RewriteEngine on
RewriteCond %{HTTP_USER_AGENT} ^$ [OR]
RewriteCond %{HTTP_USER_AGENT} ^EmailSearch [OR]
RewriteCond %{HTTP_USER_AGENT} ^Microsoft\ URL [OR]
RewriteCond %{HTTP_USER_AGENT} ^Web\ Image\ Collector
RewriteRule .* - [F,L]

Note I provide 4 examples:

  1. ^$,
  2. ^EmailSearch
  3. ^Microsoft\ URL
  4. ^Web\ Image\ Collector

All to demonstrate how to use perl-like regular expressions parse out the user agent. For example:

  1. ^ – identifies the beginning of the user agent string
  2. $ – identifies the end of the user agent string
  3. \ – that is a slash with a space afterwards tells the parser to include the space between words
  4. [OR] – is placed after each of the multiple entries, except the last
  5. [NC,…] – is sometimes placed after an entry to scan it w/out concern to upper or lower case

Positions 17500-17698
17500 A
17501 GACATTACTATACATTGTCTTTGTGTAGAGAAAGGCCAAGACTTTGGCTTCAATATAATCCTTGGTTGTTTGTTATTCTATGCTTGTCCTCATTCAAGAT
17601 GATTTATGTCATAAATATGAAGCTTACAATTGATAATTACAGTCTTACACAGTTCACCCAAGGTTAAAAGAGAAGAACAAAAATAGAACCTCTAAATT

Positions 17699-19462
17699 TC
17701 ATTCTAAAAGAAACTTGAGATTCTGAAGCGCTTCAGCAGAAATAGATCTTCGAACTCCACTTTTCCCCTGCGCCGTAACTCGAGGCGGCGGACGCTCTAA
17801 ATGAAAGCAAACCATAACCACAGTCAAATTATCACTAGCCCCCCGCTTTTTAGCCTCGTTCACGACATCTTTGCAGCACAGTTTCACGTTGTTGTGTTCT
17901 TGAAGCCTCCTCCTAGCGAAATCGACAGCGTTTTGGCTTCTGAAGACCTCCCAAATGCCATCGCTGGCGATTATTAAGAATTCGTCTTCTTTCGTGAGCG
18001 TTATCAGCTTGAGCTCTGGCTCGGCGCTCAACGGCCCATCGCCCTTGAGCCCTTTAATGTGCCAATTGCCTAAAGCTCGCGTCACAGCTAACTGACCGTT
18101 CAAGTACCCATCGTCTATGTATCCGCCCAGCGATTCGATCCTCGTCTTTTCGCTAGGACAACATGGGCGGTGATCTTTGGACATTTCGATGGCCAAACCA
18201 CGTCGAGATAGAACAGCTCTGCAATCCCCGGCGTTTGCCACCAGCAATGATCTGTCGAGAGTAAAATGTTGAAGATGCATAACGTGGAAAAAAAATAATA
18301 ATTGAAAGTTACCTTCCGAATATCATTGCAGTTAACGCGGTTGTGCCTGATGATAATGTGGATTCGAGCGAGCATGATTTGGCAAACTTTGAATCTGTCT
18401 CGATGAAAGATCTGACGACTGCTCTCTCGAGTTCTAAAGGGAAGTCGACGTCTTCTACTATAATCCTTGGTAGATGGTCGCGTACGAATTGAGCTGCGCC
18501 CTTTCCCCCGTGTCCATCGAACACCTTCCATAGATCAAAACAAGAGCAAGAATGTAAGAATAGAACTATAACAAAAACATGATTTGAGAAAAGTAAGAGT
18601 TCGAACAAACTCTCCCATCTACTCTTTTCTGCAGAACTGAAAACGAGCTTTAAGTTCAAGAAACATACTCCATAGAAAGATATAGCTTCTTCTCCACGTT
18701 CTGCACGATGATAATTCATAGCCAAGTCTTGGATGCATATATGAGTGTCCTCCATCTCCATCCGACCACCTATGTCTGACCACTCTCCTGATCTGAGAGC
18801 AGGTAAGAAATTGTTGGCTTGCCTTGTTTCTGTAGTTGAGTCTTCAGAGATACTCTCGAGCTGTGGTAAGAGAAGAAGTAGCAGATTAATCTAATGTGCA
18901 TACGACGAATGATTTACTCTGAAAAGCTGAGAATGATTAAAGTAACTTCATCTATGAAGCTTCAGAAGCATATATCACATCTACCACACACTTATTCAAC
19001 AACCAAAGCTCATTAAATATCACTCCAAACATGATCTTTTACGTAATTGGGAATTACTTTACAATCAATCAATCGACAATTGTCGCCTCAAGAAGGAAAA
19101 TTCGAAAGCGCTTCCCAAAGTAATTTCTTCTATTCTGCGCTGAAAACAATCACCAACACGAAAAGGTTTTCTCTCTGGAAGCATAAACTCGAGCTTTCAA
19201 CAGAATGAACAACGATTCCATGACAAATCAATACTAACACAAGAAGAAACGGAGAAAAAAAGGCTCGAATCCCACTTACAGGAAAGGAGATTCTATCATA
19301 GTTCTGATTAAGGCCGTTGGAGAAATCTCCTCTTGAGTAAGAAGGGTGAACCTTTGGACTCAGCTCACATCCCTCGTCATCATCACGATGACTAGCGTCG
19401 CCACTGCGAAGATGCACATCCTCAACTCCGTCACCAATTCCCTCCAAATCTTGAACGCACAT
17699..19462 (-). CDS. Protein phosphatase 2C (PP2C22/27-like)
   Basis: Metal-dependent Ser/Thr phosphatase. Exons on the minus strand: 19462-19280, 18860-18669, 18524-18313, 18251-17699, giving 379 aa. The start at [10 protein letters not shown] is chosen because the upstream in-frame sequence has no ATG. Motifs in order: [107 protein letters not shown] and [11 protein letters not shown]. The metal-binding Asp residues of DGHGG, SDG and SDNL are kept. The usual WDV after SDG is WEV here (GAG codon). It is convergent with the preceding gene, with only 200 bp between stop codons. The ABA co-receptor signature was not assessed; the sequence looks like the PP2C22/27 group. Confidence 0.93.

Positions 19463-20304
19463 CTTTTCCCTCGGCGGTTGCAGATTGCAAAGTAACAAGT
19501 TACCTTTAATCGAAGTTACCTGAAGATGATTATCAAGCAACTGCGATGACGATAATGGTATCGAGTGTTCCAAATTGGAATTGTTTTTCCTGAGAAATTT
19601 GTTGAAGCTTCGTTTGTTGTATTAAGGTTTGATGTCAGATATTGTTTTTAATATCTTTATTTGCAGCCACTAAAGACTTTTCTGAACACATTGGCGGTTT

In the process, I’m intentionally blocking empty user agents using .htaccess – “^$” – a search string that uses a regular express to test for nothing between the beginning “^” and end “$” of a user agent token. Sorry, but if you’re not willing to tell me who/what you are, I’m not willing to show you my content.

Also, be aware the above requires that you have mod_rewrite installed on your Apache server, and that you have privileges to create your own rewrite rules in your own .htaccess file. If you’re not sure, check with your hosting service and/or system administrator.

In most cases, such privs & access exists – but your mileage may vary – as they might in how your particular .htaccess file actually works in-the-wild.

That said, more tomorrow or Thursday on how to create cron job to list those “unusual user agents” ‘automagically‘ for easy identification – and if needed -anti-spam remediation.